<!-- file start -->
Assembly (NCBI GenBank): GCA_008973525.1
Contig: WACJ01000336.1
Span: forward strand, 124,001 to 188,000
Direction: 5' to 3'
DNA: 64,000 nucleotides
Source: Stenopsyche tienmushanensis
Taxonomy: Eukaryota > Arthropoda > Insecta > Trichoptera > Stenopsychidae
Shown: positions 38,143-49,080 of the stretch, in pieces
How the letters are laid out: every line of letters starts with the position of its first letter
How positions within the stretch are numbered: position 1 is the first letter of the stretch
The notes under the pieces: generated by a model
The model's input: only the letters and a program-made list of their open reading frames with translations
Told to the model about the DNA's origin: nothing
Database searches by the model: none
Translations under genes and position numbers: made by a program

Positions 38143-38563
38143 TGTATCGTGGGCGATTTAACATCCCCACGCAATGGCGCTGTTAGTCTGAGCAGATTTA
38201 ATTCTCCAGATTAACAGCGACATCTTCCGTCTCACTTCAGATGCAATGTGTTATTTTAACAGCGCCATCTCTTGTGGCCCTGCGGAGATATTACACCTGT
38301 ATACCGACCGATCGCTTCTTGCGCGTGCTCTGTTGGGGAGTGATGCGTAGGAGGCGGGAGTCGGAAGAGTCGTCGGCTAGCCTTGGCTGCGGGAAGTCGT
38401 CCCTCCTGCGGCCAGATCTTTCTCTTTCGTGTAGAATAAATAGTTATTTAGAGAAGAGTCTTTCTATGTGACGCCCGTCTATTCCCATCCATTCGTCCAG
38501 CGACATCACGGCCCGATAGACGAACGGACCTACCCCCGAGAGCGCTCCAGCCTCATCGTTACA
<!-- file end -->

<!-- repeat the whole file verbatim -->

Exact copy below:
Assembly (NCBI GenBank): GCA_008973525.1
Contig: WACJ01000336.1
Span: forward strand, 124,001 to 188,000
Direction: 5' to 3'
DNA: 64,000 nucleotides
Source: Stenopsyche tienmushanensis
Taxonomy: Eukaryota > Arthropoda > Insecta > Trichoptera > Stenopsychidae
Shown: positions 38,143-49,080 of the stretch, in pieces
How the letters are laid out: every line of letters starts with the position of its first letter
How positions within the stretch are numbered: position 1 is the first letter of the stretch
The notes under the pieces: generated by a model
The model's input: only the letters and a program-made list of their open reading frames with translations
Told to the model about the DNA's origin: nothing
Database searches by the model: none
Translations under genes and position numbers: made by a program

Positions 38143-38563
38143 TGTATCGTGGGCGATTTAACATCCCCACGCAATGGCGCTGTTAGTCTGAGCAGATTTA
38201 ATTCTCCAGATTAACAGCGACATCTTCCGTCTCACTTCAGATGCAATGTGTTATTTTAACAGCGCCATCTCTTGTGGCCCTGCGGAGATATTACACCTGT
38301 ATACCGACCGATCGCTTCTTGCGCGTGCTCTGTTGGGGAGTGATGCGTAGGAGGCGGGAGTCGGAAGAGTCGTCGGCTAGCCTTGGCTGCGGGAAGTCGT
38401 CCCTCCTGCGGCCAGATCTTTCTCTTTCGTGTAGAATAAATAGTTATTTAGAGAAGAGTCTTTCTATGTGACGCCCGTCTATTCCCATCCATTCGTCCAG
38501 CGACATCACGGCCCGATAGACGAACGGACCTACCCCCGAGAGCGCTCCAGCCTCATCGTTACA